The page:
Competition policy to address monopoly 7 Too low a quantity is sold (P > MC); monopoly favours owners over consumers Bring price closer to MC Regulation European Commission (Volvo/Scania); US Department of Justice (Microsoft)
Land tenure reform 5 Poverty among share-croppers; unfair distribution of the crop Raise farmers’ income as higher share of harvest goes to farmer Regulation Operation Barga; West Bengal
Minimum wage 19 Incomes at the bottom of the income distribution are too low Reduce poverty Regulation US state legislation (Arin Dube video)
Eliminate ethnic, gender, or racial discrimination in labour markets 19 Unfair inequalities in labour earnings Raise incomes of targeted groups Regulation; information South Africa
Mandatory purchase of health insurance or public provision 12, 19 Adverse selection: Too little insurance offered; premiums too high for high-risk people Improve access to health care Regulation; public provision UK; US; Finland
Capital requirements on banks 17 Excessively risky lending with external costs for others (for example taxpayers) Reduce risk to the financial system and to government finance Incentives; regulation Comparison between pre- and post-global financial crisis regulation (Joseph Stiglitz video; Anat Admati video)
Inflation-targeting monetary policy 15, 17 Unemployment higher than the inflation-stabilizing rate Keep unemployment close to the labour market Nash equilibrium Incentives; persuasion Bank of England, Federal Reserve, and other central banks during the great moderation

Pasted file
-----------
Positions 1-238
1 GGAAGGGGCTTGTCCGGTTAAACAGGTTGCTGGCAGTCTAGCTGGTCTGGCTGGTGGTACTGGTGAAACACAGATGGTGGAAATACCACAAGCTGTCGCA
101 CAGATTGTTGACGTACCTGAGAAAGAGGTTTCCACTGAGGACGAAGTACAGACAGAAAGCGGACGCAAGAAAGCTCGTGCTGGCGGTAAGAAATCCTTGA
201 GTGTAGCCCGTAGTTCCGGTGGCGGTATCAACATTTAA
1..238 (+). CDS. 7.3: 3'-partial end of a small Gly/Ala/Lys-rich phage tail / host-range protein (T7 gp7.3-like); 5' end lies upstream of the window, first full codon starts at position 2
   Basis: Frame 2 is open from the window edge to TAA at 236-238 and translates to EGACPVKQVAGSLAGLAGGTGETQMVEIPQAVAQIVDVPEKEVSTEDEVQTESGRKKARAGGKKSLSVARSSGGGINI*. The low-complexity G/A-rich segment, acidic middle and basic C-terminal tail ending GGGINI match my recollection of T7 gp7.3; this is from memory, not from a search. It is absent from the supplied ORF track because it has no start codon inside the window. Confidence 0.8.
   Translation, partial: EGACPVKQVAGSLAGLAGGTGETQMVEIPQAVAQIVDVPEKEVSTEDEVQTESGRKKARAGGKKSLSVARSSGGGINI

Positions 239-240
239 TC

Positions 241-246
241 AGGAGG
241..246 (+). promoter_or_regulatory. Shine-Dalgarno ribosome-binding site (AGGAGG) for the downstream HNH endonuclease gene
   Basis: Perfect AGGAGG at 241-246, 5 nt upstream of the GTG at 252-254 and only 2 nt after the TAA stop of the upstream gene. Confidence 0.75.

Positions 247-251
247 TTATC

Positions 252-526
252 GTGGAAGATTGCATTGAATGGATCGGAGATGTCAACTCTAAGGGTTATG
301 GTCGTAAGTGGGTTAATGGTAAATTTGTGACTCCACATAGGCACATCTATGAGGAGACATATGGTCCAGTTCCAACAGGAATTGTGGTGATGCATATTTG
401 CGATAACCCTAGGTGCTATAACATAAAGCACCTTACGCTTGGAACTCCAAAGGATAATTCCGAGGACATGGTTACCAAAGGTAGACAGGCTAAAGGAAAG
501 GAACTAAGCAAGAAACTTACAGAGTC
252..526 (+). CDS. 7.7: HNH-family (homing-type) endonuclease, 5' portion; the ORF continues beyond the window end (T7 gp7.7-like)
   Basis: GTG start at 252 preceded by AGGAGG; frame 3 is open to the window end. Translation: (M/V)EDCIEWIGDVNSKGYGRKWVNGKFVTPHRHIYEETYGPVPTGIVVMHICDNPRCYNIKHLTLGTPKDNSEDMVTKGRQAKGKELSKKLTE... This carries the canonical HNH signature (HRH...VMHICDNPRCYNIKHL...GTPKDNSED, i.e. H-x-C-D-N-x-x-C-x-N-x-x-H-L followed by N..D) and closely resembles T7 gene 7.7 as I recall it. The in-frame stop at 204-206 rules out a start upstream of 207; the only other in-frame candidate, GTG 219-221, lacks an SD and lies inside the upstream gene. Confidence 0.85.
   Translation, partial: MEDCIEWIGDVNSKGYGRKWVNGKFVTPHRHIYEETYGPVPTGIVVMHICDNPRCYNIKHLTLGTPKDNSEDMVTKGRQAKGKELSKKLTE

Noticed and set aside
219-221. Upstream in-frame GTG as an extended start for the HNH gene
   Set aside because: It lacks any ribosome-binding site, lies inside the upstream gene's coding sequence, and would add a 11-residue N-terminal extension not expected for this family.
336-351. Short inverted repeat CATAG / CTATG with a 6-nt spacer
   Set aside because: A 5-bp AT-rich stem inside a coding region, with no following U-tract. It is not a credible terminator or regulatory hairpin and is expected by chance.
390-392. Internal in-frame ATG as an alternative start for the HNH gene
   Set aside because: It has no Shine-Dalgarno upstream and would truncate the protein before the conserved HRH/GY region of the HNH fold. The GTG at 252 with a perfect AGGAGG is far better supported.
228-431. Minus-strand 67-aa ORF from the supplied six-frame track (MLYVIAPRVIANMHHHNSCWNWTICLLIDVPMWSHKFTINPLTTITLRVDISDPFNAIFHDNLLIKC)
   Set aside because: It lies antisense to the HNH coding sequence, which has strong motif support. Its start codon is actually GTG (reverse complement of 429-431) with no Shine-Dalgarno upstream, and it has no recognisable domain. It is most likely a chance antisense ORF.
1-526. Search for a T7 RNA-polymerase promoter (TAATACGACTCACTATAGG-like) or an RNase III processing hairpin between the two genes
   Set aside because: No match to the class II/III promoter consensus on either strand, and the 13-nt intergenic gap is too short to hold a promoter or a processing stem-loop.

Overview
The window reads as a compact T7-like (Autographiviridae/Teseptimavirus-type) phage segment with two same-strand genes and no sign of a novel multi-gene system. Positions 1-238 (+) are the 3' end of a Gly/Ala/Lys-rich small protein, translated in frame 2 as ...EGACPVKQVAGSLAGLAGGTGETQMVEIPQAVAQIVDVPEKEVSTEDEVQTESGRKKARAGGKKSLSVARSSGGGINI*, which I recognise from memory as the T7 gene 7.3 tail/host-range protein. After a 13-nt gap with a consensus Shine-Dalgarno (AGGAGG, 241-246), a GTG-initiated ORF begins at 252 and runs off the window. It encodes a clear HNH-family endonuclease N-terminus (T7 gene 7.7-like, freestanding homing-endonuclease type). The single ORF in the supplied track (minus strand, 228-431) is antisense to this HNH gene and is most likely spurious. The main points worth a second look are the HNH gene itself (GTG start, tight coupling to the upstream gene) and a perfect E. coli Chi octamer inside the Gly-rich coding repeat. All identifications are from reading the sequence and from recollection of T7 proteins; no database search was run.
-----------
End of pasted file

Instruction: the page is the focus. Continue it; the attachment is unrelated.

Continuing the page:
Labour market reforms (active labour market policy, shorter-duration unemployment benefits) 16 Unemployment too high Improve matching between vacancies and unemployed Incentives; regulation; information Hartz reforms in Germany
Aggregate demand management policy 14, 17 Coordination failure among firms about expected demand Stabilize aggregate demand Persuasion; public provision Comparison between Great Depression and post-Second World War policy regimes (Barry Eichengreen video)
International cooperation 14 Coordination failure among countries about fiscal stimulus Prevent collapse in aggregate demand Persuasion 2009 London G20 Summit
International cooperation 20 Coordination failure among countries about climate change mitigation Reduce CO2 emissions Persuasion 2015 Paris Climate Agreement
R&D public funding 21 Too little R&D Increase publicly funded R&D (university and other) Public provision US military and higher education; UK government; CERN consortium
Early childhood intervention in education 19 Non-level playing field for children Increases opportunities for poorer children to attain more advanced schooling Public provision Interventions in US (James Heckman video)

Economic policies aimed at mitigating market failures or addressing unfairness, discussed in earlier units.

Figure 22.3 Economic policies aimed at mitigating market failures or addressing unfairness, discussed in earlier units.

Part of the problem

To accomplish these valuable policies, governments must have extraordinary powers to acquire information and to compel compliance. This creates a dilemma. For the government to be a successful problem-solver, it must also be powerful enough to potentially be a problem itself. Examples from history, and today’s news, show governments using their monopoly on the use of force to silence opposition and to acquire huge personal wealth for their officials and leaders.